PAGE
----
Saving Arizona’s State Parks

[Source: Preservation Magazine]

Tubac Presidio State Historic Park

When Arizona, faced with a massive budget crisis, announced plans in January to close 13 state parks, Shaw Kinsley learned that the Tubac Presidio State Historic Park was included on the list.

“The park was conceived to boost tourism in our little artist town,” says Kinsley, the president of the Tubac Historical Society. “It would have been devastating” to lose it.

Tubac, located 45 minutes south of Tucson, relies on income from cultural tourism to keep the economy strong, Kinsley says. “We had to come up with a plan.”

Renee Bahl, the executive director of Arizona State Parks, facilitated a solution, organizing an unprecedented public-private partnership between the state, county, and Tubac Historical Society. The agreement gives the society the authority to operate the 11-acre park for one year, with an annual renewal option. The arrangement has a “silver lining,” Bahl says. “Now we have a strong partnership with preservation communities that will never go away.”

Since the agreement, Tubac’s shops and art galleries have donated $15,000 of their profits towards park operations, and an additional $20,000 have come from individuals and other non-profit organizations. Volunteers have worked to keep the site open five days every week. Visitor rates are up slightly, too, Kinsley says. This summer, traditionally the slow season, tourists from 26 different states have come. More volunteers are still needed, however, to create rotating exhibits and lead gallery tours.

“Now that we have the park open, we need to pump up our marketing to get the word out,” Kinsley says. “We need to give people a reason to keep coming back.”

By negotiating such agreements between the state and local governments and communities, Bahl has managed to keep 23 of the 28 parks open.

“You may not see any park ranger,” at sites like Tubac, Bahl says, “but there are others that are ensuring the parks are preserved and protected.”

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Our Opinion: Downtown Tucson’s Fox Theatre is worth the investment

[Source: Tucson Citizen, Letters to the Editor] – – The Fox Theatre is going through challenging financial times – hardly surprising when the same can be said for most nonprofits, and for General Motors, Citigroup, the state of Arizona, and federal government.  But there is no reason to give up on the Fox – a 1930 movie palace that has been restored into a sparking icon of downtown Tucson.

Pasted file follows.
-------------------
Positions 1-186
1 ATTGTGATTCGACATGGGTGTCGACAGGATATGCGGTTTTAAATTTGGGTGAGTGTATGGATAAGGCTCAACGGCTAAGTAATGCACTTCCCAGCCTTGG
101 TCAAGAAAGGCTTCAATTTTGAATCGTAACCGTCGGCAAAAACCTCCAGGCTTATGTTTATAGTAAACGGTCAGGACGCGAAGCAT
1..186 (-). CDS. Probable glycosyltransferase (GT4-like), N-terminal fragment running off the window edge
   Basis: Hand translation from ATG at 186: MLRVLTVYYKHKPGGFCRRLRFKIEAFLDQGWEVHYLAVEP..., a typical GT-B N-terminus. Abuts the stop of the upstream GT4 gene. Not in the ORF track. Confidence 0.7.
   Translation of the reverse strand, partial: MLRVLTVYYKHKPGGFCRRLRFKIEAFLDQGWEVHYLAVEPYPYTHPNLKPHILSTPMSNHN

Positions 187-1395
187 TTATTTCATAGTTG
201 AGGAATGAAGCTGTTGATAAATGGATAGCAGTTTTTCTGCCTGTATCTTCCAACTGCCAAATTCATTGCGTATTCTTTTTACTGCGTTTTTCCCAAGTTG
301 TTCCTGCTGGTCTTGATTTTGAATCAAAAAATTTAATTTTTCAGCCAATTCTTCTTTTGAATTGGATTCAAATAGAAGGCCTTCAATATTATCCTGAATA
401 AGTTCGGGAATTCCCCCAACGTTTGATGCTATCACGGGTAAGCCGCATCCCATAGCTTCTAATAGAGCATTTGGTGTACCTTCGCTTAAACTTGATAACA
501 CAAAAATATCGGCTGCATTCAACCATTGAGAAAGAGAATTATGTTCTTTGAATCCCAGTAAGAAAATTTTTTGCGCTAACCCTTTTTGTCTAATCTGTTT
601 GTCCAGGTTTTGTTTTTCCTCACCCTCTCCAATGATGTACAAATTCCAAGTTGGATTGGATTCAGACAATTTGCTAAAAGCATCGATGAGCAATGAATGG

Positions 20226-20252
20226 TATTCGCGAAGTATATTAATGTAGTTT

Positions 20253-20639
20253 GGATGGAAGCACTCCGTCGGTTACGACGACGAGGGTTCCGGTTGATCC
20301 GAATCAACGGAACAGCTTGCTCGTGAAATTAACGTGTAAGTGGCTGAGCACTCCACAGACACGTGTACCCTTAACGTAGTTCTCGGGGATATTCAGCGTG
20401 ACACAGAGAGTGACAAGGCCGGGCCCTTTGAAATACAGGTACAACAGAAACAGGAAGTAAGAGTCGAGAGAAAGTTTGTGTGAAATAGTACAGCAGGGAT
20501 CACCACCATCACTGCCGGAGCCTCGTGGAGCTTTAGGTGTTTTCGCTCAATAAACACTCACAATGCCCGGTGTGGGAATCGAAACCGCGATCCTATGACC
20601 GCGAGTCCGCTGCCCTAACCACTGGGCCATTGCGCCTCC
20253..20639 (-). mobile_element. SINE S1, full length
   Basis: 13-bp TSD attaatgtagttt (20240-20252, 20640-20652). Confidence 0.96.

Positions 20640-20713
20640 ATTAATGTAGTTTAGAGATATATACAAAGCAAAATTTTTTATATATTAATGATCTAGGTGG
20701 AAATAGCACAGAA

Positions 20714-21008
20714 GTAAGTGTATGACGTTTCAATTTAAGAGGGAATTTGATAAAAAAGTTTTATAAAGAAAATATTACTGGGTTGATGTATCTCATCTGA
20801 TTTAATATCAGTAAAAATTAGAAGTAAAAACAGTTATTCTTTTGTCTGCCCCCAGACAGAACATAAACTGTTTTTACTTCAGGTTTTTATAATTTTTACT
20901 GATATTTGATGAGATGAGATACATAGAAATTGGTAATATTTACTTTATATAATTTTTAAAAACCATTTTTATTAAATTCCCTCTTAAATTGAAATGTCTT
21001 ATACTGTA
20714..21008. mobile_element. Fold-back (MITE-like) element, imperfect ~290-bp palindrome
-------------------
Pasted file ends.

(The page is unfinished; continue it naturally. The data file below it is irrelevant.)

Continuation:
There will be difficult times ahead for the Fox. The cost to restore it ballooned from the $5 million to $7 million range to about $13 million before it reopened Dec. 31, 2005. The Fox Tucson Theatre Foundation had to borrow $5.6 million from the city, and the loan must be repaid starting in 2011.  But it also is important to look at the successful side of the Fox.  Since it has reopened, the Fox has averaged 152 events per year – about three per week. In 2007, the entertainment options at the Fox represented about 31 percent of all downtown events. [Note: to read the full article click here.]

Cultural sites at U.S. forests threatened

[Source: Arizona Daily Sun, Associated Press] — The U.S. Forest Service lacks a clear legal mandate and the financial ability to protect thousands of historic sites and buildings on national forest lands from development, vandalism and other threats, a prominent preservation group says.  The nonprofit National Trust for Historic Preservation released a report Thursday saying only 1,936 of 325,000 Forest Service sites identified as historically or culturally significant are on the National Register of Historic Places.  “We think that’s just the tip of the iceberg.  We think there could be as many as 2 million sites,” trust president Richard Moe said in a telephone interview with The Associated Press.

At-risk treasures include American Indian pueblos and sacred sites, petroglyphs, Revolutionary and Civil War battlegrounds, trails used by the Lewis and Clark expedition and Forest Service lookout towers.  About 80 percent of the 193 million acres the agency manages in 44 states and Puerto Rico haven’t been surveyed for such sites, according to the Washington, D.C.-based trust.  The National Forest System: Cultural Resources at Risk says the Forest Service, unlike other federal land management agencies, has no statute that specifically mandates historic or archaeological preservation as part of its mission.

Another issue is funding.  Less than 1 percent of the Forest Service’s $4.4 billion budget goes to heritage resource programs, according to the report.  Nearly half its budget is spent on fires, including fire suppression and decreasing wildfire risk.  Threats to historic and cultural sites include off-road vehicle use, oil and gas development in the West, livestock grazing, logging and a resurgence in uranium, gold and other hard-rock mining, Moe said.  [Note: To read the full article, click here.]